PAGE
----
A bulkhead is a structure that can separate a pool into different sections. Typically these structures are moveable in the United States to allow the pool to be adjusted to accommodate different field of play (Yards and Meters). For example, in a 50 meter pool with 2 movable bulkheads there can be as many as 19 different course configurations that can support swimming, water polo and synchronized swimming. For NCAA swimming, race courses that utilize a bulkhead as a turning surface must be Certified for each session of a competition. Courses with two hard walls require certification only once. In the United States movable bulkheads are typically 4 or 6 feet wide.
Bulkheads that are designed to move typically rest on the pool gutter. There are either skid plates or wheels on the bottom of the bulkhead that role along the pool gutter lip. Many of the bulkheads that are designed to move have the ability to be filled with air to minimize the weight impact when moving the structure. Some are completely buoyant. Other manufactures provide a power driven solution. When the bulkhead reaches its new position it is secured in place with a mechanism to confirm the proper dimension for the activity. If air was used to move the bulkhead it would be removed to add stability to the structure during programming.
Switching a pool between long course and short course can be very time consuming. Nonetheless some facilities switch back and forth daily. In the United States where 25 yard courses are important many 50 meter pool have a 25 yard with. This allows switching from 50 meters to 25 yards without relocating bulkhead(s). Most world markets only swim in a metric format. In these situations a retractable bulkhead can be used that recesses into the floor. This allows for the pool to be shorter since the width of the bulkhead does not need to be taken into account in the 50 meter dimension. This is the solution that is uses at the London Olympic Facility.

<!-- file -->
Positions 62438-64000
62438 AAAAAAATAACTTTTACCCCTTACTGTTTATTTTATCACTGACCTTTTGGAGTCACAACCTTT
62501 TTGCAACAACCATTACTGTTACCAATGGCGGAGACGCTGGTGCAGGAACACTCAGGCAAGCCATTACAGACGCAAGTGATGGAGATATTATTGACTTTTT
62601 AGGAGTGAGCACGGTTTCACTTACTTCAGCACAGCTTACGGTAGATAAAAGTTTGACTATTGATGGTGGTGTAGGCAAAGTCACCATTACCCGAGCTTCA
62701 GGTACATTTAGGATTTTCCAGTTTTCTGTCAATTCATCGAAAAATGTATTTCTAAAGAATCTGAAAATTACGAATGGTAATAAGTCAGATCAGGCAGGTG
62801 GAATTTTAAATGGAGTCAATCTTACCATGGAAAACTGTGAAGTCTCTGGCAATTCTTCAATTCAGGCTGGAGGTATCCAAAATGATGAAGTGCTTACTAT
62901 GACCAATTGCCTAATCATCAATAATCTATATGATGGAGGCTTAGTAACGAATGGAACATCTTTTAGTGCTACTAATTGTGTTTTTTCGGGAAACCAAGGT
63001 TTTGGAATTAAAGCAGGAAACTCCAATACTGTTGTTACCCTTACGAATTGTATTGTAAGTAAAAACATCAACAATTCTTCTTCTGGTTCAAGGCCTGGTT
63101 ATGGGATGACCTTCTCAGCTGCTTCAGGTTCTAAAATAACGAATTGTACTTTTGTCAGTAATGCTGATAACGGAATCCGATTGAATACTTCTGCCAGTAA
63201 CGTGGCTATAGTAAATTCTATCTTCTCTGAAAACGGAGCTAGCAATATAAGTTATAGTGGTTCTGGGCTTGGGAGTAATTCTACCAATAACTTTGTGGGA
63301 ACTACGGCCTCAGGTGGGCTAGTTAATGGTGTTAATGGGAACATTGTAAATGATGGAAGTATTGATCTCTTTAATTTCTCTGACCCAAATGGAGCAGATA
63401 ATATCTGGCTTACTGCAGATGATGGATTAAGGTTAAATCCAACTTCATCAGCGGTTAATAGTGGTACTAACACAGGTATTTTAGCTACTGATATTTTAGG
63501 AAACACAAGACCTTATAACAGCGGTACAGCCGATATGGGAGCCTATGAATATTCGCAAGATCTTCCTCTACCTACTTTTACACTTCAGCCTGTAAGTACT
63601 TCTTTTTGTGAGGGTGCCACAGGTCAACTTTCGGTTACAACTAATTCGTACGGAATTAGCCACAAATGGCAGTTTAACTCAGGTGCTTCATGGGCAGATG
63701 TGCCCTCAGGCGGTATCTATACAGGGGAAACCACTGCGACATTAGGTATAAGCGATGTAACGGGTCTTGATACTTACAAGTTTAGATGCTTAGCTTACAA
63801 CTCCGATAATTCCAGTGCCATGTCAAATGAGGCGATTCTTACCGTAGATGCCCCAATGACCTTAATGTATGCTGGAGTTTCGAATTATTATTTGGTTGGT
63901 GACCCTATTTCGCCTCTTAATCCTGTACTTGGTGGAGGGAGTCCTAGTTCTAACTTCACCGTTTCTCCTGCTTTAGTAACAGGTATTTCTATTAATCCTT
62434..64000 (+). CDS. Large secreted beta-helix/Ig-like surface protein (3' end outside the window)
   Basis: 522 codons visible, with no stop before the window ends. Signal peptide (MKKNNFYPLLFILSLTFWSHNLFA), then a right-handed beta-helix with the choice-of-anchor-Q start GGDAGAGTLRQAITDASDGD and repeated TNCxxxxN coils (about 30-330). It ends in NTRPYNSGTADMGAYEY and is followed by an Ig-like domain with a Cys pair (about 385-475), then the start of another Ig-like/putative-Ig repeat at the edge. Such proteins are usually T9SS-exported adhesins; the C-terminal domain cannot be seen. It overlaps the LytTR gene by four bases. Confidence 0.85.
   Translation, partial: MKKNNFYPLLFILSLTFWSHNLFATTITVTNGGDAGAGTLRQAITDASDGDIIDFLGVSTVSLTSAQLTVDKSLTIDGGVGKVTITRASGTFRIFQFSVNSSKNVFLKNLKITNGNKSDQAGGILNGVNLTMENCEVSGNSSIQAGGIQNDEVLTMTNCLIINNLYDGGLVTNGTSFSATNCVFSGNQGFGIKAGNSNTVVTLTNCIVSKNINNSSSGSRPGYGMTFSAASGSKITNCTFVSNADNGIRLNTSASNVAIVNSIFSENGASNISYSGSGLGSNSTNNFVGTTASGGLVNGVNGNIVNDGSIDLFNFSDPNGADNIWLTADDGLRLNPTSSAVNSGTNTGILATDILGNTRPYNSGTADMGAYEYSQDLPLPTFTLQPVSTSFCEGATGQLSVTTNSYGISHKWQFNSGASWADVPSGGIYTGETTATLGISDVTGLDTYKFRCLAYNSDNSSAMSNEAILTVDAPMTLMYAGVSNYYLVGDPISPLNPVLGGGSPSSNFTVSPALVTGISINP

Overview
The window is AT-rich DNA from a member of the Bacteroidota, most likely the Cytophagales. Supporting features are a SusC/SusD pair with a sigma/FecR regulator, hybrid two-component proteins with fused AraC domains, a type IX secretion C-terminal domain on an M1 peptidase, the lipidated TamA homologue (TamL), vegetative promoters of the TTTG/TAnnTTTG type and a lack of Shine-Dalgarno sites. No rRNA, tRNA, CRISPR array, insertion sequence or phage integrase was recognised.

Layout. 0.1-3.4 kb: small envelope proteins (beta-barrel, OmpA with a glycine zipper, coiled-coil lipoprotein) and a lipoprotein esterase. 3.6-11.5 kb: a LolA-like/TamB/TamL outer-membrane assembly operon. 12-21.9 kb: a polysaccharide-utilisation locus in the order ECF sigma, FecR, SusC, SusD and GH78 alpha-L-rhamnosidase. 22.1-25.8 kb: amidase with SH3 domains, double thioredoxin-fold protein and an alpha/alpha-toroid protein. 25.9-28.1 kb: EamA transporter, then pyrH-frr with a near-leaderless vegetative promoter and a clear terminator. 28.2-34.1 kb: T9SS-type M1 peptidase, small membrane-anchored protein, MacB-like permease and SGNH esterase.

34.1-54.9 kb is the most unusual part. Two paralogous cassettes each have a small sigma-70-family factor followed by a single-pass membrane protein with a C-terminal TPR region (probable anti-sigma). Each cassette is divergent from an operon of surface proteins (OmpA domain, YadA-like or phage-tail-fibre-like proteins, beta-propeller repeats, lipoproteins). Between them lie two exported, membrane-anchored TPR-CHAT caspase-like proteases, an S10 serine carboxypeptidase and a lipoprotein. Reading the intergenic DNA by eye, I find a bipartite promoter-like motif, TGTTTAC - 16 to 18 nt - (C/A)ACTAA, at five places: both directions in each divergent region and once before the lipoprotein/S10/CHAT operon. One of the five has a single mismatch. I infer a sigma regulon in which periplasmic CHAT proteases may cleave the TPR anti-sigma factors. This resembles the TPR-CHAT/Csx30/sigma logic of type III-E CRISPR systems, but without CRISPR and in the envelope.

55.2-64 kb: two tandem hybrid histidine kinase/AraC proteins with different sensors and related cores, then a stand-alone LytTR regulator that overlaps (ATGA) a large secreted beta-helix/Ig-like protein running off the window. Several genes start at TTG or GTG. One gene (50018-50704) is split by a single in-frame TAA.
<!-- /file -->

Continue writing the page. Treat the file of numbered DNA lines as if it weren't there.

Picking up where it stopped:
Alternatively, some bulkhead manufacturers can provide passages through bulkhead for the 50 meter lane lines. With this approach the pool can go from long course to short course without moving lane lines.
Bulkheads are typically made out of fiberglass or stainless steel. Issues that may impact material selection may include ability to easily move the bulkhead (weight), durability and maintenance requirements.
For competition swimming the end of the pool (or bulkhead) must be rigid enough and wide enough to accommodate officials, lap counters, etc. But, for training all you really need is a rigid turning surface. For this reason a submersible swim wall could be considered. This approach is very popular in Australia and the benefits are obvious. First of all the pool can go from long course to short course very quickly by simply raising the swim wall from its resting place on the pool floor. Air is added to the swim wall to raise it and released to lower it. Another benefit is that swim walls are typically the width of two lanes and can be raised individually in about 1 minute. This allows a single 50 meter pool to offer short course and long course swimming at the same time! Some pools in Australia have traditional bulkhead for competition and swim walls for daily training.
Thank you for use of the above photos from Stark Industries, Vario Pool, Anti Wave International, Finis USA, Neptune Benson